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UBC Theses and Dissertations

Re(writing) the rule of law : text and expertise in humanitarian intervention Bruch, Elizabeth Marie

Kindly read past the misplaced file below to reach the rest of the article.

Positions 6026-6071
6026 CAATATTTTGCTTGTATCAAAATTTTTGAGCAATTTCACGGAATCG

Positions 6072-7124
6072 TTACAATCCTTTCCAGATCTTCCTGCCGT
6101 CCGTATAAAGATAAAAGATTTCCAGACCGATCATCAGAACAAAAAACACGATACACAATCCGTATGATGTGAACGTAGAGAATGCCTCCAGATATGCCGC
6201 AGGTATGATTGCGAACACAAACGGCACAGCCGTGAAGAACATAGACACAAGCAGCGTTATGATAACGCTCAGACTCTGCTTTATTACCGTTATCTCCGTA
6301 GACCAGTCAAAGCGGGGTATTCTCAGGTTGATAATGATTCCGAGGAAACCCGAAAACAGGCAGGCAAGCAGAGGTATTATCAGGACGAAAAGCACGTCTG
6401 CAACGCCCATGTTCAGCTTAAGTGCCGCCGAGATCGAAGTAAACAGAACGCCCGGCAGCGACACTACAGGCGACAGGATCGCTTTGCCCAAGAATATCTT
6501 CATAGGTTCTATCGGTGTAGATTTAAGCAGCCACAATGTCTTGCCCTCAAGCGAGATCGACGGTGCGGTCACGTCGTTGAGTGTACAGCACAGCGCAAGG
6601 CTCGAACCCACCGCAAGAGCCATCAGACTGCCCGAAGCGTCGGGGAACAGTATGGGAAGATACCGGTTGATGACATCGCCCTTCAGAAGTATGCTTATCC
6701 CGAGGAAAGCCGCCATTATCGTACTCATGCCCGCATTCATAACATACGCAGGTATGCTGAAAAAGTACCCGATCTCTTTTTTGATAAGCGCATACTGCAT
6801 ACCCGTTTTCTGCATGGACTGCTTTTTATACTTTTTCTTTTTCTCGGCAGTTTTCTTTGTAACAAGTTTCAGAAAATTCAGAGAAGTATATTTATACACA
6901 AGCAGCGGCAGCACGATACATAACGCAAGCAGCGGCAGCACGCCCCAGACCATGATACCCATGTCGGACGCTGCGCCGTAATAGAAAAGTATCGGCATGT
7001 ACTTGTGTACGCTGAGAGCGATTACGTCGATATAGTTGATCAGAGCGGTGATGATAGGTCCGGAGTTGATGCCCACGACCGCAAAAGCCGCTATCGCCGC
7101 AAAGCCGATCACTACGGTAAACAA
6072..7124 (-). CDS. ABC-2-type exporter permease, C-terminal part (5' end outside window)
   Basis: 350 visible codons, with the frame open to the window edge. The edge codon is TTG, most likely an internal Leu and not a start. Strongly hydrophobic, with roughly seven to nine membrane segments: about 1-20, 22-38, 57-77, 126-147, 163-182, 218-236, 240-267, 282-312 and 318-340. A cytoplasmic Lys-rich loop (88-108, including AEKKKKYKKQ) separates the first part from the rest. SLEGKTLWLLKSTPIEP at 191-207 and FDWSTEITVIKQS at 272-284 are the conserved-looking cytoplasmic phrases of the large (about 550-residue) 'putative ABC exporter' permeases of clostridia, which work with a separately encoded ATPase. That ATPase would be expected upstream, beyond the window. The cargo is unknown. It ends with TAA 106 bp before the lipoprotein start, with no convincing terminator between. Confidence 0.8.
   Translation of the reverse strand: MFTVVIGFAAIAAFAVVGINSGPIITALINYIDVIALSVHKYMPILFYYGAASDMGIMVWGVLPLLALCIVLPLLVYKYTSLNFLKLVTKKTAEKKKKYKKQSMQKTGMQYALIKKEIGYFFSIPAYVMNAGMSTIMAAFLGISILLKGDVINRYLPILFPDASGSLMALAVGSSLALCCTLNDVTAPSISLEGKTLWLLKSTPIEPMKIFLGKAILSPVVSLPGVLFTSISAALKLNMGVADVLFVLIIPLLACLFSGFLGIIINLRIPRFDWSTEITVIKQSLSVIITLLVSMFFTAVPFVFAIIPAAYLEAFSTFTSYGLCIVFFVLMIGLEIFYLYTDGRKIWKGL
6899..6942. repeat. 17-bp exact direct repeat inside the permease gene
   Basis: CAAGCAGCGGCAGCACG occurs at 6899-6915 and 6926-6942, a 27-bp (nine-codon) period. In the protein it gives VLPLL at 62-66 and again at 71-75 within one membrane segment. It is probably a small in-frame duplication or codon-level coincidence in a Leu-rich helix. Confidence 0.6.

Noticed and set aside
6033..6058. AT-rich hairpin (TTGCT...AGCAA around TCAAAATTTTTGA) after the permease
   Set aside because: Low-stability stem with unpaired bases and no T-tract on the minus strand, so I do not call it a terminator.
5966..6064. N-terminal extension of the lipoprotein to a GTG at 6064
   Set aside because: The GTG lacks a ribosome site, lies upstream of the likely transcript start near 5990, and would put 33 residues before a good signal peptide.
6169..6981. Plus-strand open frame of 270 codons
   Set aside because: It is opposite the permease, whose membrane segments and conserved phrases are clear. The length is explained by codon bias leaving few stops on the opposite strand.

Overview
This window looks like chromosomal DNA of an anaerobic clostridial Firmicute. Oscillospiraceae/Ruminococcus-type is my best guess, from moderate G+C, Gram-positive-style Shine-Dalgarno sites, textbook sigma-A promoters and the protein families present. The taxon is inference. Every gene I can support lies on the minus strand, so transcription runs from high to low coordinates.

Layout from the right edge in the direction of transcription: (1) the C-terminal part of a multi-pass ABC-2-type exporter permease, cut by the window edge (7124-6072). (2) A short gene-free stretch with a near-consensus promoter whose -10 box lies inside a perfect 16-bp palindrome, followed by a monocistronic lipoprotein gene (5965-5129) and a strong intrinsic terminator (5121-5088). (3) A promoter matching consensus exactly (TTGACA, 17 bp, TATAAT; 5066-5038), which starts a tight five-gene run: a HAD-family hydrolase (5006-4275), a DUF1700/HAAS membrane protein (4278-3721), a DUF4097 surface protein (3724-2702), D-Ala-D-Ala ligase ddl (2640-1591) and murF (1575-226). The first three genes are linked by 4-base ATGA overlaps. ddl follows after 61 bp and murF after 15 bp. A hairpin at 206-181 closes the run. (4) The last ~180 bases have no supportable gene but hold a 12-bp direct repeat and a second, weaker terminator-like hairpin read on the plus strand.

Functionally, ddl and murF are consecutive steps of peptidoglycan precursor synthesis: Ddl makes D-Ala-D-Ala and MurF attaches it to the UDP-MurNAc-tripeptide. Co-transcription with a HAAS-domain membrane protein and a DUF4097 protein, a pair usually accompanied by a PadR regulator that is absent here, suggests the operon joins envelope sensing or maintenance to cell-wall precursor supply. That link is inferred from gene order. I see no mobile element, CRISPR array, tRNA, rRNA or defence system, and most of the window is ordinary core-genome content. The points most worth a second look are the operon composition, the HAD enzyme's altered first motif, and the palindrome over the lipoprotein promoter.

This dissertation examines humanitarian intervention through the texts and experts of human rights field work in inter-governmental organization (IGO) missions in conflict and post-conflict situations. Humanitarian intervention, understood as coercive collective intervention by the ‘international community’ against a state to protect the population(s) within that state, is one of the most challenging and controversial issues in international law and policy today. Humanitarian intervention involves the exercise of geo-political and institutional power, and it requires the massive mobilization of personnel and resources from around the world in complex and on-going projects of peacekeeping and nation building. Although humanitarian intervention is largely justified in the name of human rights and the rule of law, there has been little empirical study of the institutions and individuals conducting the work of human rights and the rule of law in contexts of intervention. Human rights field officers are primary actors as translators, instructors, advocates and practitioners of the rule of law in the field of humanitarian intervention. This research uses an approach of Institutional Ethnography, informed by Actor-Network Theory, to understand the dynamics of human rights field work in IGO field missions. Its approach is to trace relations of power in humanitarian intervention through an empirical investigation into how law is constituted, deployed, adapted, and redefined in human rights field work. This project relies upon in-depth interviews with human rights field officers and analysis of three central categories of texts – international treaties, UN Security Council resolutions, and human rights field reports. This research examines law in the everyday context, but in humanitarian intervention that context is an exceptional one, and both law and expertise take on particular significance in the field. The texts of law cross temporal and spatial scales to establish normative frameworks, create institutions, deploy personnel, and assess outcomes. The experts deployed to the field are uniquely empowered as impartial outsiders, even as they are connected to and imbricated in larger networks of rule. Close consideration of the texts of international law and the everyday work of field officers offers important insights into this emerging exercise of institutional and global governance.

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